Now some fresh pickings from the Political Grapevine:
Overstaying Their Welcome?
An estimated 12 million immigrants are living in the U.S. illegally, but a new study finds that half of those entered the country with the permission of the U.S. government.
The Pew Hispanic Center calculates that as many as 5.5 million illegal immigrants are "overstayers," who entered the country with temporary visas — and remained in the U.S. after their visas expired. Another half million crossed into the U.S. from Mexico using a Border Crossing Card that allows short visits to the country, but never returned home.
The Pew Center, by the way, never refers to the subjects of the study as "illegal immigrants," preferring the term "unauthorized migrant."
Country Music's Dixie Chicks say they're taking back their take-back of a famous — and costly — slam on President Bush. Singer Natalie Maines told a concert audience in 2003 that the group was "ashamed the president of the United States is from Texas."
Maines apologized for "disrespecting the office of the president" after album sales plummeted, but now tells Time Magazine, "I don't feel he is owed any respect whatsoever."
The group's new album isn't getting much play on country radio either. One Miami station tells Billboard Magazine it pulled the single, "Not Ready to Make Nice," which references the scandal, due to listener complaints after only one week.
A fourth television station in Columbus, Ohio, has refused to air an ad paid for by liberal activist group MoveOn.org that compares Ohio Republican congresswoman Deborah Pryce to scandal-plagued Republicans Tom DeLay and Jack Abramoff.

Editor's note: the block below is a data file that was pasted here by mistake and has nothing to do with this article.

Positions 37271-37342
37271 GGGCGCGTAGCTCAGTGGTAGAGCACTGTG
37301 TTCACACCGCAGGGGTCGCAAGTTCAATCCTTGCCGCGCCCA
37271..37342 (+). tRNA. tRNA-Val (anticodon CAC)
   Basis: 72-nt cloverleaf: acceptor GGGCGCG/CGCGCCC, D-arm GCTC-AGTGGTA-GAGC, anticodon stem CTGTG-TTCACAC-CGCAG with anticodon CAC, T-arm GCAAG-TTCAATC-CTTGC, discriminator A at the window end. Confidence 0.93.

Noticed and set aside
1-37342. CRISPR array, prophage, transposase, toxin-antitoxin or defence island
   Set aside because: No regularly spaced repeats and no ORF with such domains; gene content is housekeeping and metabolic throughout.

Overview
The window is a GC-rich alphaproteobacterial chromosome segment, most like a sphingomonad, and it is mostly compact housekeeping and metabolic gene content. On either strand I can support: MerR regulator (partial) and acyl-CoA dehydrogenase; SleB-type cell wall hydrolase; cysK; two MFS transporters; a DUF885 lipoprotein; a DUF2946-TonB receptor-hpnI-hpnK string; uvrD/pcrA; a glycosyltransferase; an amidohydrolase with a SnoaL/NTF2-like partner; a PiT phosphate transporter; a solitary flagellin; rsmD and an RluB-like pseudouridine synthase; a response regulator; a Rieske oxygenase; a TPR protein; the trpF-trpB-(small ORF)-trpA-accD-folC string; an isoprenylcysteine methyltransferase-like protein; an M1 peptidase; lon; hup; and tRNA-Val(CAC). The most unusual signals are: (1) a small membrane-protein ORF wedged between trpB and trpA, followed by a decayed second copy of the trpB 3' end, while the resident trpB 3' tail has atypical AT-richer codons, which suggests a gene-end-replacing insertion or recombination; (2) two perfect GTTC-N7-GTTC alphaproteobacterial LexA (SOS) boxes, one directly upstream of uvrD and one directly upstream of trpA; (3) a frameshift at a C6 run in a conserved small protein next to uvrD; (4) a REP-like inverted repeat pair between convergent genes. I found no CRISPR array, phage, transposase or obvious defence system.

CBS affiliate WBNS-TV joins NBC, ABC and FOX stations in rejecting the ad attacking Pryce for taking contributions from big oil companies — and ABC and FOX refused to run a MoveOn ad accusing Pryce of being in the pocket of big drug companies last month.
WBNS President Tom Griesdorn says attorneys advised him to pull the ads after MoveOn.org could not sufficiently substantiate its claims — and says he could no longer continue to run the ads "in good conscience."
'In God We Trust,' or Do We?
From the wonderful world of education: officials at the Liberty Elementary School in Dallas are apologizing to parents for the school's yearbook cover, featuring a newly minted "liberty nickel" minus the phrase, "In God We Trust."
Administrators removed the words to appease families of all faiths and passed out a sticker with the missing phrase for unoffended students.
But the omission created an uproar among parents, one of whom tells the Dallas Morning News that she was "shocked" by the political correctness.
Judge Bans Prayer
And in Kentucky, a U.S. district judge granted the ACLU a restraining order to ban prayer at the Russell County High School graduation ceremony.
But 200 students spontaneously recited the Lord's Prayer anyway drawing a standing ovation.
—FOX News Channel's Aaron Bruns contributed to this report.